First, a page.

As Mediahuis, which I recently wrote about, shows the way to an optimal structure for ad sales in 2023, what about a more general feel for what we should be focussed on in the world of advertising in the coming 12 months?
What are some of the luminaries in influential UK ad companies saying? What are the commonalities? What are the insights to be gleaned?
I have been finding out the facts (so you don’t have to).
Prediction is not an easy business. And as 2022 ended with talk of recessions and cost-of-living crises, inflation highs — not forgetting the ongoing war in the Ukraine — who knows what will be in store for us all in 2023?
But in my first look at media advertising predictions for 2023, I have highlighted below the opinions of some of the industry individuals who have inspired me to see what they reckon are the key priorities for the ad industry in the year ahead.
It’s perhaps worth stating that as we have all (kind of) emerged from the pandemic in 2022, we should remember we’re all very much a world of survivors.
So, in turn, it’s no surprise, that empathy, kindness, and authenticity are coming “more to the fore” as we begin a new year.
Folk is a multi-award-winning creative communications agency based in Cardiff, Wales. Their CEO, Sharon Flaherty, says:
“Empathy and authenticity are key for 2023. There is a real risk brands might misstep because they don’t give enough thought to this reality. Brand activism is real, and people will call out brands who create content and campaigns that aren’t in tune with what is happening in the world. (All this) needs to be on our minds if we are to connect with audiences in a way that is meaningful, moral, and drives commercial impact.”
Total Media Solutions is a global digital and mobile advertising technology provider that specialises in buy and sell side ad technologies with offices in London, Istanbul, and Paris. CEO Sivan Tafla sums up what we have been saying at INMA for all of 2022:
“Alongside the immediate need to navigate the economic climate, longer-term issues, such as privacy concerns and the impending loss of the cookie, must be addressed. Pausing adoption of first-party data strategies could lead to long-term ramifications, leaving businesses behind the competition. Both publishers and advertisers need to ensure the upkeep of the quality and effectiveness of their offerings, encouraging strong relationships with consumers and maintaining the support of loyal brand users in 2023.”
Bubbl is one of the leading companies for the ad industry with a suite of sophisticated tools, offering highly accurate geo-fencing, centred around location, context, and timing, to dynamically serve mobile content and customer engagement. Jo Eckersley, CEO, says of 2023:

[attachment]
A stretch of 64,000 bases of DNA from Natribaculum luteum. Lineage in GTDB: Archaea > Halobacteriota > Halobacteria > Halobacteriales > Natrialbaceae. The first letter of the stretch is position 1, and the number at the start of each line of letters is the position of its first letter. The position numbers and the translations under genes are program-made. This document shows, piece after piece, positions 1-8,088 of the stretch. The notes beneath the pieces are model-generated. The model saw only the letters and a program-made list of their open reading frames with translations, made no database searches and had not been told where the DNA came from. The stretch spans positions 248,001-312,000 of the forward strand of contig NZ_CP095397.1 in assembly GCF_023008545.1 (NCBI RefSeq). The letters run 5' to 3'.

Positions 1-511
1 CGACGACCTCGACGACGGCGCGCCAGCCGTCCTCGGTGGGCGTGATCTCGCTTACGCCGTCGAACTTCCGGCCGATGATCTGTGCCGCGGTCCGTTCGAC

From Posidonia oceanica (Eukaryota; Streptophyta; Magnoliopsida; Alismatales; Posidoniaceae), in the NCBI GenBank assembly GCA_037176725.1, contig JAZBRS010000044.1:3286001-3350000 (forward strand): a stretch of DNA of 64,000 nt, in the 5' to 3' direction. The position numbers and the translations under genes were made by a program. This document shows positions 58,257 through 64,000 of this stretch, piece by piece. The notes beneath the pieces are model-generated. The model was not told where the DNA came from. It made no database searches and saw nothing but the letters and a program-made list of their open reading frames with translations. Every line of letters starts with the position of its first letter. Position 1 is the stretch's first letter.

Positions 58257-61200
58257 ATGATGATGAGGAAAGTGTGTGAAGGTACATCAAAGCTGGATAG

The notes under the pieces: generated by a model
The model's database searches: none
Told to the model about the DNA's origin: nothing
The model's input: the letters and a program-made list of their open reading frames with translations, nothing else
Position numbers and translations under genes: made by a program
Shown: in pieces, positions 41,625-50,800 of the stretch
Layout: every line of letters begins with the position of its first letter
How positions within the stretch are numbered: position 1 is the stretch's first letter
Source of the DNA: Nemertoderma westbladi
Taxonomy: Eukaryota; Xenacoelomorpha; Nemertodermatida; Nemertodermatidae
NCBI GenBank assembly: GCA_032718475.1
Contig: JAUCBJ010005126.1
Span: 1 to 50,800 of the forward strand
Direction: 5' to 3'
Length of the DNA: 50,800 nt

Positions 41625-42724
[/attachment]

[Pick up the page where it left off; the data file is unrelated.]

“Despite the cost-of-living crisis and ensuing discretionary spend cutbacks, consumer purchasing power does still exist — even if audiences are being more selective. In this context, advertisers must invest wisely and ensure that communications boost engagement and trust. Encouraging greater creativity in what advertisers deliver via mobile channels and finding new ways of engaging at the right time with a consumer are critical to get attention. We must seek to deliver situation-specific rich content, offers, and customer engagement based on factors such as the environmental context, intent, time, and location. A privacy-first, convenient, and friction-free experience is paramount as consumer expectations continue to grow. Today, audiences expect seamless service and intuitive, responsive design.”
We Are Futures is a leading brand and social impact agency based in Edinburgh, Scotland, and London. Alex Young, managing director, said:
“Going into 2023, the driver for success will lie in the ability of brands to make deeper connections with consumers. Consumers want to feel a connection with the brands they are spending their carefully saved earnings with, so messages that don’t just speak to the hardship but do something and give something back will win. However they go about it, brands must strike the right tone and be sensitive to the stresses on people’s everyday lives to avoid alienating them.”
And finally …
Gekko is an experiential agency that enhances the customer journey and sales in retail, online, and B2B channels through e-learning and e-commerce solutions. Daniel Todaro, managing director, says:
“Inevitably,  will be dominated by the need for brands to understand a campaign’s return on investment. With so much pressure on the bottom line, ROI will become the single most important driver in 2023. After all, the ability to demonstrate the value of every pound spent and the weighted impact of your efforts leads to the only barometer that matters: sales. And, in a period where 60% of consumers are prepared to switch brands based on value, the customer journey must be re-understood to be curated effectively.”
So, there we have it. It’s somewhat reassuring that this INMA initiative has pushed and led debates and discussions on many of the above areas in 2022 already (in specific reference to media companies).
User experience, first-party data, value, trust, ROI, creativity, empathy, and authenticity will all be areas we, and our advertisers, need to think about in 2023, too.
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